Perhaps it is time for the guessing to start. As in, will Klæbo dominate in PyeongChang? Can the 21 year old handle Olympic size pressure? Klæbo keeps his cool. But will the Games see a field ready to play for silver and bronze as they kowtow to Klæbo or a field with steady nerves ready to settle a score in what looks to be the start of a long and storied Olympic career for Klæbo?
Hamilton was the best-placed American man on Saturday. He clocked the fifth-fastest qualifying time, 6.46 seconds off Klæbo’s top time, then placed second to Pellegrino in his quarterfinal and was fifth in the first semifinal, 2.61 seconds behind Klæbo. Overall, Hamilton ended the day in ninth.
“I felt like, in the quarters I skied downhill really well, and I was able to get a really good draft and slingshot coming down through the stadium, so I was kind of trying to rely on that again,” Hamilton told FasterSkier in person after the race. “I was just trying to be mid-pack going over the top of the big climb, and the downhill was skiing quite a bit different than it was in my quarter. It was like, much, much icier. I was definitely way more conservative skiing into it, and I just did not ski it very well, and as a result, didn’t carry my speed down through the long straightaway nearly as well as I could have or should have. I knew that Federico and I were fighting for that fourth spot there.”
Also for the U.S., Erik Bjornsen (U.S. Ski Team) finished 37th in the qualifier, 0.89 seconds out of the top 30 and 11.99 second out of first. Logan Hanneman, of Alaska Pacific University (APU) was 39th (+12.52), Andy Newell (U.S. Ski Team) 42nd (+12.90), Reese Hanneman (APU) 65th (+17.91), and Ben Lustgarten (Craftsbury Green Racing Project) 76th (+21.88).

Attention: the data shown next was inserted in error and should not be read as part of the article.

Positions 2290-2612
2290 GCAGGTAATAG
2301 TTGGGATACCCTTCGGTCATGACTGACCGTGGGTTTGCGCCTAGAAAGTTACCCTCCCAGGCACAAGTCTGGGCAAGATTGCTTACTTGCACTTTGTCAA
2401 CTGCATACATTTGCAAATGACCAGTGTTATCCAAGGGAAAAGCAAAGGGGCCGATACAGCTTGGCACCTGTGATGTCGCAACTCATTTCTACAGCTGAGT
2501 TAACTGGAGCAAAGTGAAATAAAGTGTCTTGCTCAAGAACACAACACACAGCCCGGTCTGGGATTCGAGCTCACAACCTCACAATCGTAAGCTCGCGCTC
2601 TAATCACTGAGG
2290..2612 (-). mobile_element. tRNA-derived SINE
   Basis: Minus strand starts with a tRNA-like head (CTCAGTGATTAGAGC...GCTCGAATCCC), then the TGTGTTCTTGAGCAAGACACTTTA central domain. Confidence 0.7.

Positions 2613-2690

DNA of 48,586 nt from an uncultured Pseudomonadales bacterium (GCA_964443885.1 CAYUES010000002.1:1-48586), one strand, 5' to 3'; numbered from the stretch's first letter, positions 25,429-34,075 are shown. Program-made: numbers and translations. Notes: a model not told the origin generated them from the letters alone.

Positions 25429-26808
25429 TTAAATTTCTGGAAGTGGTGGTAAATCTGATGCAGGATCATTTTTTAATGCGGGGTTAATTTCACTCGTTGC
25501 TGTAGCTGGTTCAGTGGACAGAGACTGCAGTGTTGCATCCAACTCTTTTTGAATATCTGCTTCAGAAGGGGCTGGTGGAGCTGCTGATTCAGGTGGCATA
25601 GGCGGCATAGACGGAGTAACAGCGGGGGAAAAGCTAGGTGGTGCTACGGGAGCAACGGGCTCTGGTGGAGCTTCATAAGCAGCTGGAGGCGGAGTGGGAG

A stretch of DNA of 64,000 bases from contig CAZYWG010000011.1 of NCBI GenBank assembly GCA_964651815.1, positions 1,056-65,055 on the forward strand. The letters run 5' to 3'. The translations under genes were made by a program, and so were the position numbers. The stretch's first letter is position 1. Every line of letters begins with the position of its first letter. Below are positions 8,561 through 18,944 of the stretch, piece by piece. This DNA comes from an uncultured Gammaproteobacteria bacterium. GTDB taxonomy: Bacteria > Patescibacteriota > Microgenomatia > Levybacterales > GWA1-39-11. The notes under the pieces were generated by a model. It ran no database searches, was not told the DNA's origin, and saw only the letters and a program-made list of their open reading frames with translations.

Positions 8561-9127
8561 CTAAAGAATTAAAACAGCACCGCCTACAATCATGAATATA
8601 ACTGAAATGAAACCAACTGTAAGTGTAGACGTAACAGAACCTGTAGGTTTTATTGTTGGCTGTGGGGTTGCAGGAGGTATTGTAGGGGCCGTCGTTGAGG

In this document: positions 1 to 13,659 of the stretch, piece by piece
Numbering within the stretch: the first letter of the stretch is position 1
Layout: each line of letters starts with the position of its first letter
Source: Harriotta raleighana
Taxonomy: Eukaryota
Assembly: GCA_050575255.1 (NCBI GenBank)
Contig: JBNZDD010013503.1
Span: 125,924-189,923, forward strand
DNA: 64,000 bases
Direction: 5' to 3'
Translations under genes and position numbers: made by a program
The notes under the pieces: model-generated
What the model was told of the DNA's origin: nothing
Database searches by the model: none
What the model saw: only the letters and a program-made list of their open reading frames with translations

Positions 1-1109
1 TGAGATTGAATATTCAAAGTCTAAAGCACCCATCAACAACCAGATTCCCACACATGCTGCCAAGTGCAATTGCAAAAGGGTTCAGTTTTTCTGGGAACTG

In his second-career World Cup race, Logan Hanneman, 24, left venue wanting more.
“It was really hard, I don’t quite understand why, but I felt very close to cramping right out of the start,” Hanneman told FasterSkier after. “I think it was a lot of nerves. And then you hit this huge hill right out of the start, and then it hurt quite a bit. Then you have the downhill ripping across [the arena] and your legs just fill up with lactate quite a bit before that last uphill. But it was good. I think I was about the same as last week from out [of the heats], so really close again. I would have really wanted to get in today especially because it’s skating.”
At last weekend’s classic sprint in Planica, Slovenia, Hanneman placed 35th.
Alex Harvey was the lone Canadian in the heats and placed eighth overall. In his first World Cup race since placing a historic third overall in the 2018 Tour de Ski, Harvey played perfect tactics in his quarterfinal, holding his big efforts back on course’s first major climb. Toying in sixth initially, his hand unfolded from the back of what he called a “come-from-behind course”.
Coming into the final climb, Harvey moved up the outside and gained position.
“I was trying to see if I could save energy on that first hill and make my way past a couple guys on the downhill and come up that last hill with a lot of speed and still have the energy to makes some moves there,” Harvey said on the phone after.
In what was the fastest quarterfinals of the day (both lucky losers advanced from Harvey’s heat), the Canadian was able to ski a dicey corner into the final stretch with speed and take the quarterfinal win in 2:29.96 minutes.
“It worked in the quarter and then in the semi, I think that worked well also but it was just the very final corner before the last hundred meters that didn’t take as well as I should have,” Harvey reflected.